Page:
Put on your tennis shoes and let the sunshine and physical exertion do the job. You may just need a leisurely walk with your dog to clear your mind, or you may need more vigorous exercise to help you regroup.
4. Listen to your favorite music.
If you are familiar with my blog, you know that music is my favorite form of therapy. It is my happy place. It is the one thing I can always count on to change my focus.
While many people require quiet time to reboot their brains, I am usually the opposite. If I am having an exceptionally hard day, quiet just exacerbates the problem. The silence allows the voices in my head to reign supreme.
Cue the loud music. What does loud music do? It allows you to disconnect from the dialogue in your head and replace it with the words of your favorite song. The music reboots your brain and helps you switch gears.
5. Complete mindless chores.
Pull out your favorite recipe and cook a meal or pull out your vacuum cleaner and clean your floors. Dust your house, declutter your closet or detail your car.
What do all these activities have in common? They are mindless chores that can be done on autopilot.
A magical thing happens when you fill a difficult day with a list of mindless chores to complete. Somewhere in the middle of checking items off your to-do list, your brain settles down.
6. Engage in escapist behaviors.
When I wrote about the ways we all self-medicate, binge-watching television shows made the list. And while I stand by the idea that binge-watching can be a negative habit, it can also be a powerful way to reboot your brain.
I don’t suggest binge-watching for hours on end every time you have a bad mental health day, but hiding in your bedroom and watching an episode or two of your favorite television show may have a positive effect on your mood.
Your escape may be a favorite book or movie or even a game. The type of activity is not important. It is more important that it takes you outside of yourself long enough for you to regroup and reboot your brain.
7. Spend some time in prayer and meditation.
I am an unapologetic follower of Jesus Christ. You would think prayer would rank higher on this list of strategies. On some bad mental health days, it does. While I am in that time-out, breathing in and out and soaking in the silence, I can identify my emotions and what causes them and form my thoughts into prayers.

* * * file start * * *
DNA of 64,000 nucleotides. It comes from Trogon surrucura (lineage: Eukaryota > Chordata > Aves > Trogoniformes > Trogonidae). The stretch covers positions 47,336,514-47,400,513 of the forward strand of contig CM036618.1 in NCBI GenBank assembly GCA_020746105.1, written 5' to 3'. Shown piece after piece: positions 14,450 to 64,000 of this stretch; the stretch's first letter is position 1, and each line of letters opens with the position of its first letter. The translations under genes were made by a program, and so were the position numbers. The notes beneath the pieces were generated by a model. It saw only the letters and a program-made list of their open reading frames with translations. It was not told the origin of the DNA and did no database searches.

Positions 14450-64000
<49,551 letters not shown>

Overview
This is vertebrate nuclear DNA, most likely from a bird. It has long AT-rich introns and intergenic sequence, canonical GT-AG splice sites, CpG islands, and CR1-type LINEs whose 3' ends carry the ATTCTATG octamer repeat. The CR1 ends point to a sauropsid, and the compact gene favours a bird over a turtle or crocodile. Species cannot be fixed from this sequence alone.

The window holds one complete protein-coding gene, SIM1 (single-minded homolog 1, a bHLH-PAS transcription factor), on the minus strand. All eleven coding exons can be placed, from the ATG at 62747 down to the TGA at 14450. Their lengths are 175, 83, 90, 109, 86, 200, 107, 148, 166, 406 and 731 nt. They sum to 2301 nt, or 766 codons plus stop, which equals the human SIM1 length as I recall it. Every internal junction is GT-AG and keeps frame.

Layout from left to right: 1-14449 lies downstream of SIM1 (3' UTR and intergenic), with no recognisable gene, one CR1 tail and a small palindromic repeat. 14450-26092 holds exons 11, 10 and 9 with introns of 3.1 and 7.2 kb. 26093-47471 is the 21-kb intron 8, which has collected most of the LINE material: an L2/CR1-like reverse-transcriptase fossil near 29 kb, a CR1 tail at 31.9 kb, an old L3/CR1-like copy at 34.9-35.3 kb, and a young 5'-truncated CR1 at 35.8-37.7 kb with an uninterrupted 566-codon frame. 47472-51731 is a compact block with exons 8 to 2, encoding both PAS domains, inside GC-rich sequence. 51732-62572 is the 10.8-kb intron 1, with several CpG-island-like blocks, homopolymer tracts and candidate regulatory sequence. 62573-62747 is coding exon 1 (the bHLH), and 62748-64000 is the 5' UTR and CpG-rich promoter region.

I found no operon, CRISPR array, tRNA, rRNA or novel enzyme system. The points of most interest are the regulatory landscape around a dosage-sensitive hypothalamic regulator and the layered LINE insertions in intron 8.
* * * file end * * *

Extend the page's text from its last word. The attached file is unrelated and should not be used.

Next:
But I’ll be honest. That’s not the norm. If I am having a horrible mental health day, chances are actual prayer and meditation are not even possible. When my brain is overwrought and cluttered, I am so hyperfocused on what is wrong that I can barely form the prayer, “Help me.” I can’t focus on God. I can’t focus on anything but the noise in my head.
Even though prayer is not the first strategy on my list, it doesn’t mean that it is not an essential one. Whatever strategies I employ to get through a bad mental health day, ultimately, I must thank God for seeing me through those trying moments.
Everyone has days they wish they could do over. We all have bad mental health days when our brain and our life get the best of us. When you add bipolar disorder to the mix, it adds a new depth to the struggle.
The seven strategies I outlined are not an exhaustive list of methods to redirect, regroup and reboot your brain when it is distracted and filled with negativity. Everyone is different. What works for me may not work for you.
It will take trial and error to find which methods you find most effective. It may be a strategy mentioned here, or you may have your own list of strategies that work for you. Find what works for you and do that.